On timely appeal before this Court, DiMaria argues that (1) the Bankruptcy court erred in enforcing a default because the Amended Plan provided a 10-day cure period for the failure to make timely payments and 3400 Atlantic did not wait for the expiration of this period before declaring a default; (2) the Bankruptcy Court erred in enforcing a default which was declared on December 7, 2013, because the payment was not due until December 9, 2013; and (3) the Bankruptcy Court erred in refusing to consider the arguments made in the Motion for Reconsideration because those arguments were properly preserved.

This Court reviews the denial of a motion to alter or amend judgment under Rule 59(e) for abuse of discretion. Solutia, Inc. v. McWane, Inc., 672 F.3d 1230, 1238 (11th Cir. 2012) (citing Shuford v. Fid. Nat'l Prop. & Cas. Ins. Co., 508 F.3d 1337, 1341 (11th Cir. 2007)).

The Bankruptcy Court did not commit error in denying the Rule 59(e) motion. Under Rule 59(e), “[t]he only grounds for granting [DiMaria's] motion are newly-discovered evidence or manifest errors of law or fact.” In re Kellogg, 197 F.3d 1116, 1119 (11th Cir. 1999) (citing In re Investors Fla. Aggressive Growth Fund, Ltd., 168 B.R. 760, 768 (Bankr. N.D. Fla. 1994). Motions to amend should not be used to raise arguments which could, and should, have been made before the judgment was issued. Lussier v. Dugger, 904 F.2d 661, 667 (11th Cir.1990). Denial of a motion to amend is “especially soundly exercised when the party has failed to articulate any reason for the failure to raise the issue at an earlier stage in the litigation.” Id.

Appellant does not dispute that its arguments about default raised before the Bankruptcy Court—the same arguments raised here—were raised for the first time in its February 6, 2014, Motion for Reconsideration. Rather, Appellant argues that its failure to raise the arguments in the first instance should be excused because it was never presented with a “reasonable opportunity to do so.” Specifically, Appellant claims that the issue of whether DiMaria was in default was first raised by 3400 Atlantic in its January 20, 2014, Response in Opposition to Plaintiff's Emergency Motion to Enforce and that DiMaria cannot be faulted for its “failure to proactively challenge a default for which nobody had actually moved.”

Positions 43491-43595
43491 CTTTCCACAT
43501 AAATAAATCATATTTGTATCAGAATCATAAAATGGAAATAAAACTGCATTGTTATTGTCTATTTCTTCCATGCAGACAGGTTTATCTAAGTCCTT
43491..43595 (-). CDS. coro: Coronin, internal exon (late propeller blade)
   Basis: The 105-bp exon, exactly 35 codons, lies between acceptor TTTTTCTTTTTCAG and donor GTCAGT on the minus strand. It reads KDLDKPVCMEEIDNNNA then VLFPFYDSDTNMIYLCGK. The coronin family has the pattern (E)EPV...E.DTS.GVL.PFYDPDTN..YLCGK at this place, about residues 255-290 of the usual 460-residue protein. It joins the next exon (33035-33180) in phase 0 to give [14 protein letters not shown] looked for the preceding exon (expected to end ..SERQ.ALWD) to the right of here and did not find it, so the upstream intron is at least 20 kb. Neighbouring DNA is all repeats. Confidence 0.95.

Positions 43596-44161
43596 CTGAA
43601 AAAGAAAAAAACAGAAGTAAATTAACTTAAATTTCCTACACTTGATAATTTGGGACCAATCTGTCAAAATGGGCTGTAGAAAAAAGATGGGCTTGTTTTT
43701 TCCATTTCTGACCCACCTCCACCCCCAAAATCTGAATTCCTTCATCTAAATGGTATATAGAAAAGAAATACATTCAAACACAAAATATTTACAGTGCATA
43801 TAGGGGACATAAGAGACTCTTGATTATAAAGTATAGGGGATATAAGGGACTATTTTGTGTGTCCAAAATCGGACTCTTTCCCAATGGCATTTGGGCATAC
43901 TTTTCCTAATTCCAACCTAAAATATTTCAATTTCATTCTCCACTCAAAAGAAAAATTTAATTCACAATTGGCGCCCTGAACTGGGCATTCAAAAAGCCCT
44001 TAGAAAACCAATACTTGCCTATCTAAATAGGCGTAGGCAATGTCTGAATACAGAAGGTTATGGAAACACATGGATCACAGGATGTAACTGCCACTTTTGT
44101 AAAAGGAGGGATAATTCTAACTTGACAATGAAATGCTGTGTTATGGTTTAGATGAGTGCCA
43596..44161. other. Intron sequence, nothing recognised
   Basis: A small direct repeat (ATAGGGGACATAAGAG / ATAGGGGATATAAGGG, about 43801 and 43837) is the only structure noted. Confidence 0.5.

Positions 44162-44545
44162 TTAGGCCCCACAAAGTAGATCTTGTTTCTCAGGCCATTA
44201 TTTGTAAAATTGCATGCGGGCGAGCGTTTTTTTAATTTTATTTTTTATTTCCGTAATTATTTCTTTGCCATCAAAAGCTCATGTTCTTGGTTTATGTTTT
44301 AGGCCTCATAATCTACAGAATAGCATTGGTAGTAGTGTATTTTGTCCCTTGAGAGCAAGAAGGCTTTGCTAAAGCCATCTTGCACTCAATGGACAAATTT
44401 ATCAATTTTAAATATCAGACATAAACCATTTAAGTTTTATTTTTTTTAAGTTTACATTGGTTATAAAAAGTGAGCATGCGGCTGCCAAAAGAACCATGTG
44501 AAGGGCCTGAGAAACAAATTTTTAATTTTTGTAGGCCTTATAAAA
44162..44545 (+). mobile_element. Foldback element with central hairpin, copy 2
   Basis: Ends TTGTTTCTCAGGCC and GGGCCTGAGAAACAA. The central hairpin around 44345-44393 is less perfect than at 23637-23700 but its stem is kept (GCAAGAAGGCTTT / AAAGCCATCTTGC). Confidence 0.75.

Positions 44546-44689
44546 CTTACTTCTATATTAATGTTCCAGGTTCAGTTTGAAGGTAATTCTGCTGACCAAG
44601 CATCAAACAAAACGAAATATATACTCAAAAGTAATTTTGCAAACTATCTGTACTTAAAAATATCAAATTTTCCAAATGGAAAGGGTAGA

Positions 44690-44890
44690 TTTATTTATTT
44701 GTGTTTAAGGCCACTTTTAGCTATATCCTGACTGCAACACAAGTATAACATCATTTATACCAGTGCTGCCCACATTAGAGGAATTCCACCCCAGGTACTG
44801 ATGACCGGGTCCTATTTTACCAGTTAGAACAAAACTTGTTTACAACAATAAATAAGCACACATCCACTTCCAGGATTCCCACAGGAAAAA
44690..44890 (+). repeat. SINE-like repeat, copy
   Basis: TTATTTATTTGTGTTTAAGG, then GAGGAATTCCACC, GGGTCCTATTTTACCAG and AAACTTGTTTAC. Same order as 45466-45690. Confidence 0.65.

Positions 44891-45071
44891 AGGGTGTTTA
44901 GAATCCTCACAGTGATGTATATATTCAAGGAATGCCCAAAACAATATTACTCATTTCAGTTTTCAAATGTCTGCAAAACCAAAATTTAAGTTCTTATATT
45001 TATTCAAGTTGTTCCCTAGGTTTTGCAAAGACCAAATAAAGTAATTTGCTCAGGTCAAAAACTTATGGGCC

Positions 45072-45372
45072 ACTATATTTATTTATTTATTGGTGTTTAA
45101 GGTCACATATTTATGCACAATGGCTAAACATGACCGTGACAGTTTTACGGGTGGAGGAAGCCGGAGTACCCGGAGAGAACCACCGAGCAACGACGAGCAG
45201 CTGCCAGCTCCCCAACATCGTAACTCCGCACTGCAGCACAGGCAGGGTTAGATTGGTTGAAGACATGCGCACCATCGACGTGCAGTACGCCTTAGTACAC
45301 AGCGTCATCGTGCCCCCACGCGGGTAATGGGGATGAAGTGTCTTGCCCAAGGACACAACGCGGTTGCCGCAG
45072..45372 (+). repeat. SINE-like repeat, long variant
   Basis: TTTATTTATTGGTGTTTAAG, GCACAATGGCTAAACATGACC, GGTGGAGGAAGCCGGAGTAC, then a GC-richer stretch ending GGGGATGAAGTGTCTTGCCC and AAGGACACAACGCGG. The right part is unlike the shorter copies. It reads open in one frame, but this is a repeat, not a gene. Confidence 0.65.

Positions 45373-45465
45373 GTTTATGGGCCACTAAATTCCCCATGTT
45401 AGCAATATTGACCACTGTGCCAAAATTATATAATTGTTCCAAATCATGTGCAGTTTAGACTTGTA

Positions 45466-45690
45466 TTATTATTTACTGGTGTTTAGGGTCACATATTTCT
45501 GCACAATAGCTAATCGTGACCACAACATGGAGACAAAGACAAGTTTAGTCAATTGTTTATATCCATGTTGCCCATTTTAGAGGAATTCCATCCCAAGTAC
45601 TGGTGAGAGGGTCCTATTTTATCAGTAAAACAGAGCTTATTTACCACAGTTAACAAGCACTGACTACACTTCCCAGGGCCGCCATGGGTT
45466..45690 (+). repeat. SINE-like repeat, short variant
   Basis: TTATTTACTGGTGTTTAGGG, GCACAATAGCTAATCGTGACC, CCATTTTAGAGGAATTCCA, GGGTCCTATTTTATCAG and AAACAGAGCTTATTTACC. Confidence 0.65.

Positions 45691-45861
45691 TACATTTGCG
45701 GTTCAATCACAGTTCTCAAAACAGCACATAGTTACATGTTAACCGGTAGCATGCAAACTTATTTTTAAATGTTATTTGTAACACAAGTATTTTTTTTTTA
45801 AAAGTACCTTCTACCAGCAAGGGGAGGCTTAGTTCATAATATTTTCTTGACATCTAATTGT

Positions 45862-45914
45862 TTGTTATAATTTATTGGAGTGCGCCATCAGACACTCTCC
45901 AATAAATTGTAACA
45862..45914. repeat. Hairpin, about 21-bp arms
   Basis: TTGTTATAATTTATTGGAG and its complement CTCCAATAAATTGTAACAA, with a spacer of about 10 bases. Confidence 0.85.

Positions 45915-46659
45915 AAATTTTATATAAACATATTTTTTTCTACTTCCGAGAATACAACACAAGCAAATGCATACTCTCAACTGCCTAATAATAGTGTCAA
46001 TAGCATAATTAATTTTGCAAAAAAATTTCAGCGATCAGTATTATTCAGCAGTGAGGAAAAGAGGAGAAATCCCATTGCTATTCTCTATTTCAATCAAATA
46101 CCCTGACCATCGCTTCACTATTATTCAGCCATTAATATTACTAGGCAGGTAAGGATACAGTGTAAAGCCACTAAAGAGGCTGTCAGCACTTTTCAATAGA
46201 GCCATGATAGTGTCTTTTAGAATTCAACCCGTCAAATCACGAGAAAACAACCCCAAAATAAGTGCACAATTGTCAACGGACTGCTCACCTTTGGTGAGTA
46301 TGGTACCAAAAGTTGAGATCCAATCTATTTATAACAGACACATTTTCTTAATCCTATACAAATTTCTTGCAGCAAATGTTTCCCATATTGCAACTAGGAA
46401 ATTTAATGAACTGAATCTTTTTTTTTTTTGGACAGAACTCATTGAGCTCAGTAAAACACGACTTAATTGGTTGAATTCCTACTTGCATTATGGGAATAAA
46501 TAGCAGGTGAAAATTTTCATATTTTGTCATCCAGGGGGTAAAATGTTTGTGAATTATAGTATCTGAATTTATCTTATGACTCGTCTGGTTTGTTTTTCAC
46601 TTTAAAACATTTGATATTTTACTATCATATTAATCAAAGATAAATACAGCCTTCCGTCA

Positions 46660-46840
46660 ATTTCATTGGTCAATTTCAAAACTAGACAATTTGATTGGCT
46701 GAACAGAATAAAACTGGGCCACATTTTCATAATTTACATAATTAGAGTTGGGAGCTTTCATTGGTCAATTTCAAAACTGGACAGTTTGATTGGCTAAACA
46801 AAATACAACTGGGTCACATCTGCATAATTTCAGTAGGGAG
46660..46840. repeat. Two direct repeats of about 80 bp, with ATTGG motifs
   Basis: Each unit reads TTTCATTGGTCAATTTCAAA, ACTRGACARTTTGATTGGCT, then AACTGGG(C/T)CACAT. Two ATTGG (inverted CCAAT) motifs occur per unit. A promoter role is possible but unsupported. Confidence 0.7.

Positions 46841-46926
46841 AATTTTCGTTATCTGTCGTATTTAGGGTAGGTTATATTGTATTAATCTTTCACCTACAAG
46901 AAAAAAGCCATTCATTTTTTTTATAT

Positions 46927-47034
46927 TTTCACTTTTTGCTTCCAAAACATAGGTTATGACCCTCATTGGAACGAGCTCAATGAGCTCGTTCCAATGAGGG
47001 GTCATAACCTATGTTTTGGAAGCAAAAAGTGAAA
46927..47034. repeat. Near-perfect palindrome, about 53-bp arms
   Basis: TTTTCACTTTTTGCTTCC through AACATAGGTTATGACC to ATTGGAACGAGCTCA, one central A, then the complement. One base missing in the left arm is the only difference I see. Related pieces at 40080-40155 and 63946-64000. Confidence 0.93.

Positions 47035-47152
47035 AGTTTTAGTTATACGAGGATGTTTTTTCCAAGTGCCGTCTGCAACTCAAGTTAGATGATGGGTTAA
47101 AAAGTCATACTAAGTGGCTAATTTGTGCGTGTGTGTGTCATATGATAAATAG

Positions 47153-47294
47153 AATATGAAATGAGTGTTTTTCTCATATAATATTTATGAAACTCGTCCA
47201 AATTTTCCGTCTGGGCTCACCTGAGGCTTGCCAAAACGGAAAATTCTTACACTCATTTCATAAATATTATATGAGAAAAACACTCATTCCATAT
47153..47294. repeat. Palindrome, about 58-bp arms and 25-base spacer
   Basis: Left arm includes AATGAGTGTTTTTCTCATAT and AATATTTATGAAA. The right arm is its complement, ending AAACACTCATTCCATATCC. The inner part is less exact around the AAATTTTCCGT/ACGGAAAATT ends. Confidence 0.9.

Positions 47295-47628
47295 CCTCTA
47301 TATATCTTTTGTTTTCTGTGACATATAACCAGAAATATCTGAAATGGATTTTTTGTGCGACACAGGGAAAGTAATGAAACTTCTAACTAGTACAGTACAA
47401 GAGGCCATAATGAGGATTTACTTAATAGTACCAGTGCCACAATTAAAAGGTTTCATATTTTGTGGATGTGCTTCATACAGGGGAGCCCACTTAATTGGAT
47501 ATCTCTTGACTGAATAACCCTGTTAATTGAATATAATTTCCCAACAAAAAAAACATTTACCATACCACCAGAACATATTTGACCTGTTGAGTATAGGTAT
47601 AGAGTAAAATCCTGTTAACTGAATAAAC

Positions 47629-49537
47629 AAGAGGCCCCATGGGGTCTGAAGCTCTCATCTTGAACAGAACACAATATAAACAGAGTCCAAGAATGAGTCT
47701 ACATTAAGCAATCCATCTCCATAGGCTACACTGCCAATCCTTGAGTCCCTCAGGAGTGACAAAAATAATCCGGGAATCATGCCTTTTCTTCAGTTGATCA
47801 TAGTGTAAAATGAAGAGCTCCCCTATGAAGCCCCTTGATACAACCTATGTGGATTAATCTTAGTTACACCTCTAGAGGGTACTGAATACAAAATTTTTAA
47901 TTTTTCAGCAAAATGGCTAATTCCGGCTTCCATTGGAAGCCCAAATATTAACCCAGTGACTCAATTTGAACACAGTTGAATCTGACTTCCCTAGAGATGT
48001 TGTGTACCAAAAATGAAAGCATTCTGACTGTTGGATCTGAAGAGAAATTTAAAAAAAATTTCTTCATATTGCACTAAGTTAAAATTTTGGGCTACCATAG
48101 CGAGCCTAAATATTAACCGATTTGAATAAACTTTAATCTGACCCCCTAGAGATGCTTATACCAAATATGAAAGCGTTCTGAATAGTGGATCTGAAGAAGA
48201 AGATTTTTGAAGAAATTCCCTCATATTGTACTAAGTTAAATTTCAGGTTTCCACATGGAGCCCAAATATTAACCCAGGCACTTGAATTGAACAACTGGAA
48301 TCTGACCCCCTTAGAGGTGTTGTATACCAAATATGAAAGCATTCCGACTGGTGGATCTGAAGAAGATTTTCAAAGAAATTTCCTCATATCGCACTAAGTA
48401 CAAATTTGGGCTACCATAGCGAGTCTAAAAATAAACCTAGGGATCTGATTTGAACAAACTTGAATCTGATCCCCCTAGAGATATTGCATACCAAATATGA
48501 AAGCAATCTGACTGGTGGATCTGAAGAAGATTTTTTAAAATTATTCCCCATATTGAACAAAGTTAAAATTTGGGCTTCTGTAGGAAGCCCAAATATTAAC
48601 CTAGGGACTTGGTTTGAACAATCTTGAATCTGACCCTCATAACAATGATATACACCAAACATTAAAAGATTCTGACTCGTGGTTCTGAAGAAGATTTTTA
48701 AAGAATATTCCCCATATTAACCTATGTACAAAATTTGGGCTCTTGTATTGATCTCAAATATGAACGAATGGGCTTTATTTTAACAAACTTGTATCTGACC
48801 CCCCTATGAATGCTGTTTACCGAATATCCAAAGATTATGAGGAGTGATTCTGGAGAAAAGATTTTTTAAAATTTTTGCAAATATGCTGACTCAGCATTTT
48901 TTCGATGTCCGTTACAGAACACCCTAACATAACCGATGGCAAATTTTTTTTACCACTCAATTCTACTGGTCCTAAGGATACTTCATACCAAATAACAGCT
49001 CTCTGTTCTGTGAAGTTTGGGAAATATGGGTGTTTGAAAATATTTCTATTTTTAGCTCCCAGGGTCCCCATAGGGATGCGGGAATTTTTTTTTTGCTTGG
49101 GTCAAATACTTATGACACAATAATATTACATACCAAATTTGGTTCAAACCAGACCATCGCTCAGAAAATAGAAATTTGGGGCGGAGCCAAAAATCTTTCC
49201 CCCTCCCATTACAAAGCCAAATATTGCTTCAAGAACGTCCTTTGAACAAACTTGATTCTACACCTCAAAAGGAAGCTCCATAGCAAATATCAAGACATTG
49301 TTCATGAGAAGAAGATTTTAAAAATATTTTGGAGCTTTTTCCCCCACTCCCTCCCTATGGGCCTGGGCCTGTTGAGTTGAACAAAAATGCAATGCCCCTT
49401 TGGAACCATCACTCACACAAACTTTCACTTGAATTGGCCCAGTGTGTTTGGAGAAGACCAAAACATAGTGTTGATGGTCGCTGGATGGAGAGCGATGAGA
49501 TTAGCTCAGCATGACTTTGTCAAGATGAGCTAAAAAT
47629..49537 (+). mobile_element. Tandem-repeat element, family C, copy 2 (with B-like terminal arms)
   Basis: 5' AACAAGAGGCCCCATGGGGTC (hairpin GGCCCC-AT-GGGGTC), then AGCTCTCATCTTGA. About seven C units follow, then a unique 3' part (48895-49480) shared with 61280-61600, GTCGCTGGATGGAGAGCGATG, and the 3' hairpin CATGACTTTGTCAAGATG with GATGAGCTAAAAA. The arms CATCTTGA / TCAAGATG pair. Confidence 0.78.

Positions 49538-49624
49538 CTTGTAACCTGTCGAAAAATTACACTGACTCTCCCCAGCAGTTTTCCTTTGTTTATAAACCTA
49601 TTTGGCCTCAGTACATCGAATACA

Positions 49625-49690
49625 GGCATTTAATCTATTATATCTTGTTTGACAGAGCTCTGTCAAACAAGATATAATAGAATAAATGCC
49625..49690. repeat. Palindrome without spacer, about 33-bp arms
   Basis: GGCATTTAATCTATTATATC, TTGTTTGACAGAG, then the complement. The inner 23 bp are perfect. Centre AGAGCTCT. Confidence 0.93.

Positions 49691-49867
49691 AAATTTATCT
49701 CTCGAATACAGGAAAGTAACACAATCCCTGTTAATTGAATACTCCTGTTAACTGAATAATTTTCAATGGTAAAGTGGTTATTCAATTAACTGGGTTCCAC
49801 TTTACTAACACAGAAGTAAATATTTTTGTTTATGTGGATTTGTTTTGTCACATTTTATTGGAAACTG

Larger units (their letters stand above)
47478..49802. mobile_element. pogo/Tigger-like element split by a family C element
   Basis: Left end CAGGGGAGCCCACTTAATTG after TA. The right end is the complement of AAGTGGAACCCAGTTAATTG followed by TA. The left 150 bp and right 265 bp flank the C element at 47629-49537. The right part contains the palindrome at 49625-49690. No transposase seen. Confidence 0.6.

Appellant's argument is wholly without merit. Appellant's Emergency Motion to Enforce expressly asked the Bankruptcy Court to determine that 3400 Atlantic had “prematurely declared a default in the new loan documents.” See Bankr. Dk. 168 at 2. In other words, the question presented to the Bankruptcy Court in the Emergency Motion was whether or not DiMaria had defaulted. Appellant's desired relief in the Emergency Motion—“an order requiring the secured creditor to cancel the recorded warranty deed and place it back into escrow, accept the attorney's fees and cost payment and permit the Debtor to continue its business and ownership of the property”—depended on the Bankruptcy Court making such a finding. Bankr. Dk. 168 at 2. Appellant cannot now claim in good faith that it had no opportunity to present its arguments about default before the district court.

The District Court's order is affirmed.



1.   Fed. R. Bankr. P. 9023 provides in relevant part that “Rule 59 F.R.Civ.P. applies in cases under the Code. A motion for a new trial or to alter or amend a judgment shall be filed, and a court may on its own order a new trial, no later than 14 days after entry of judgment.”

2.   To be precise, the Bankruptcy Court characterized DiMaria's arguments in the Emergency Motion to Enforce as “simply ridiculous.” Bankr. Dk. 207 at 7.

3.   28 U.S.C. § 158(a)(1) provides in relevant part that “[t]he district courts of the United States shall have jurisdiction to hear appeals from final judgments, orders, and decrees ․ of bankruptcy judges entered in cases and proceedings referred to the bankruptcy judges under section 157 of this title.”